One way to improve efficiency of heating, especially at night, is to close all of the slides except the bedroom. This cuts the surface area that radiates heat and makes it easier to warm the inside. I also discovered that the engine run AC/vent control needed to be set to "Max Air" to close the outside air intake. This is an electrically controlled mechanism in my Georgetown and operates with the ignition switch off.

If you don't have double pane windows, bubble foam insulating material over the windows will also make a good improvement.

Phil
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Old 06-12-2015, 10:05 PM   #9
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Does your cost per KWh the total cost or just the electric?

Seems a bit low when you include "transmission cost per KwH" and "taxes and program fees"

For example, my "electric generation cost" is 8.18 cents per KWh but I need to add 0.9 cents for "Transmission" and 6 cents more for Distribution for a total cost of 15.8 cents per KWh

Then I need to add the "Customer Charge" of $7.25 flat rate per month and State Taxes of about $6.00 per month.
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Old 06-13-2015, 10:17 AM   #10
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Quote:
Originally Posted by pmsherman View Post
Your calculation for AC costs would be accurate if the compressor runs continuously. If you assume that it cycles off, especially at night, costs will decrease.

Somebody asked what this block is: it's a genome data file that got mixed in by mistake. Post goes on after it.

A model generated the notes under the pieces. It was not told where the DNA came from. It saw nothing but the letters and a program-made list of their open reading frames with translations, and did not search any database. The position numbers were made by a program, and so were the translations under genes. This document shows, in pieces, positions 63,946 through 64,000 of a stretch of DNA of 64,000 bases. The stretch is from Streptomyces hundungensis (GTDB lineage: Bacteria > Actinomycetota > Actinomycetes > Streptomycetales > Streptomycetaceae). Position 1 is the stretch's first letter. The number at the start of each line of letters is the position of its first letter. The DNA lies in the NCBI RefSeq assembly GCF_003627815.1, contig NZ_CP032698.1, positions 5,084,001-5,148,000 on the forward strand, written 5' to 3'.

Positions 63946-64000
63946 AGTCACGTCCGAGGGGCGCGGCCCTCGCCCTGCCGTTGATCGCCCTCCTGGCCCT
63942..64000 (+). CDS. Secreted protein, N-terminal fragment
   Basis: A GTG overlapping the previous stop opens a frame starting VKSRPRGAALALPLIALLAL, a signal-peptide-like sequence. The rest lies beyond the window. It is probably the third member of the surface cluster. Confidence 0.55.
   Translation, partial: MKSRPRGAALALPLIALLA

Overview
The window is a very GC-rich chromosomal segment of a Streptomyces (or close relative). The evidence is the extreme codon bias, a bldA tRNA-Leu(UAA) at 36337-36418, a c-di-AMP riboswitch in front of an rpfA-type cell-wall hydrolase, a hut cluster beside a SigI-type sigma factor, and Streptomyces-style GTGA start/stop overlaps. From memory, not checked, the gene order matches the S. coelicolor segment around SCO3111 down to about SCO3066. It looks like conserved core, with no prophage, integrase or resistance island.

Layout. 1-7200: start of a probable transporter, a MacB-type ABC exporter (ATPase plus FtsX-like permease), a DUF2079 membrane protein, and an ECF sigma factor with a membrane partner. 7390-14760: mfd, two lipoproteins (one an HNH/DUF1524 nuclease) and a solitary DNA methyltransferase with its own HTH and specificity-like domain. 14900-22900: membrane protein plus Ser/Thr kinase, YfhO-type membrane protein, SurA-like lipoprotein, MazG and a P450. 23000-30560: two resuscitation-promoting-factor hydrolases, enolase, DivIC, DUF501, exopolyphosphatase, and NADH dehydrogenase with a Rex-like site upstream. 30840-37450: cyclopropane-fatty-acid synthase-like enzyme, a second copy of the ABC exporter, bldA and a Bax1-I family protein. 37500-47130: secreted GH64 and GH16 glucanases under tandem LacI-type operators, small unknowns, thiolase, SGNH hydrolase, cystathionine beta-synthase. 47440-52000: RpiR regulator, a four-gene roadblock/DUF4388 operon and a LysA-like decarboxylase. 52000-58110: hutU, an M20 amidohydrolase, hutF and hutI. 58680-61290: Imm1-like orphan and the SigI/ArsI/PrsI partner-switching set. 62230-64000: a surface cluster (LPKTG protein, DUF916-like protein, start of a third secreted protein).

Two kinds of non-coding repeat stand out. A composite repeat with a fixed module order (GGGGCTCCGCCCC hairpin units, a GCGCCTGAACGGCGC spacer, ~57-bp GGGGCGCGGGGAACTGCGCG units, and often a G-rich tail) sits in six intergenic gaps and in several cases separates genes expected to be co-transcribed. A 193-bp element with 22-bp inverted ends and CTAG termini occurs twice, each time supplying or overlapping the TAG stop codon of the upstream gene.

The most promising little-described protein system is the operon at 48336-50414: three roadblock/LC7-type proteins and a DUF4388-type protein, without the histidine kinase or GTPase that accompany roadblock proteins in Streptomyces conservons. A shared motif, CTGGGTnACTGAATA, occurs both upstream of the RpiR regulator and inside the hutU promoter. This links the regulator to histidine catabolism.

The biggest problem when using electric space heaters (note plural form) is finding places to plug them in. My 2011 Georgetown has almost all of the AC outlets wired to a single 20A circuit breaker, making it impossible to run two heaters at the same time. The only outlets that are on a separate breaker are the three GFCI protected ones, two at the sink and one in the bathroom.

One way to improve efficiency of heating, especially at night, is to close all of the slides except the bedroom. This cuts the surface area that radiates heat and makes it easier to warm the inside. I also discovered that the engine run AC/vent control needed to be set to "Max Air" to close the outside air intake. This is an electrically controlled mechanism in my Georgetown and operates with the ignition switch off.

If you don't have double pane windows, bubble foam insulating material over the windows will also make a good improvement.

Phil

Good thing about our Berkshire's is that all of our outlets are not wires together! I tested them all and figured out I can actually run three heaters in the living room alone if I wanted and they'd all be on separate circuit breakers. The one under the TV cabinet is on the same as the fridge, the ones in the kitchen are on there own GFCI, and the ones by the driver and passenger seats run off the bathroom GFCI and then the ones in the bedroom run off the CB for the inverter so they are on a separate one too. So realistically we could run 4 heaters and they'd all be on separate CB's.

Jason